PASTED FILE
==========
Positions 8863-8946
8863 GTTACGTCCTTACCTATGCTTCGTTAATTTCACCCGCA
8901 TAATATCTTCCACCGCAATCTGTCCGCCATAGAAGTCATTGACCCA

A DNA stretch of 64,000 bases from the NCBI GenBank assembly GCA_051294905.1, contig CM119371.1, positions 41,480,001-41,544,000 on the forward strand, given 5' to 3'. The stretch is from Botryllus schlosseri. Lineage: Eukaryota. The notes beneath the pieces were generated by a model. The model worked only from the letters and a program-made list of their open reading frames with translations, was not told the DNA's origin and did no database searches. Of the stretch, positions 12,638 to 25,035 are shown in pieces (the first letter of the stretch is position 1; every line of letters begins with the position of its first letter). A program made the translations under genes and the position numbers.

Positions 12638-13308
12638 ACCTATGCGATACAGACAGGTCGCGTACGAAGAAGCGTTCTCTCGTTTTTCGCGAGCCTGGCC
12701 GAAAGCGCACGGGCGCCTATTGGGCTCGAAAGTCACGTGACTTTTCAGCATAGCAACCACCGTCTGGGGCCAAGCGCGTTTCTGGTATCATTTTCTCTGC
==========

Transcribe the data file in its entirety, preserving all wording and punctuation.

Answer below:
Positions 8863-8946
8863 GTTACGTCCTTACCTATGCTTCGTTAATTTCACCCGCA
8901 TAATATCTTCCACCGCAATCTGTCCGCCATAGAAGTCATTGACCCA

A DNA stretch of 64,000 bases from the NCBI GenBank assembly GCA_051294905.1, contig CM119371.1, positions 41,480,001-41,544,000 on the forward strand, given 5' to 3'. The stretch is from Botryllus schlosseri. Lineage: Eukaryota. The notes beneath the pieces were generated by a model. The model worked only from the letters and a program-made list of their open reading frames with translations, was not told the DNA's origin and did no database searches. Of the stretch, positions 12,638 to 25,035 are shown in pieces (the first letter of the stretch is position 1; every line of letters begins with the position of its first letter). A program made the translations under genes and the position numbers.

Positions 12638-13308
12638 ACCTATGCGATACAGACAGGTCGCGTACGAAGAAGCGTTCTCTCGTTTTTCGCGAGCCTGGCC
12701 GAAAGCGCACGGGCGCCTATTGGGCTCGAAAGTCACGTGACTTTTCAGCATAGCAACCACCGTCTGGGGCCAAGCGCGTTTCTGGTATCATTTTCTCTGC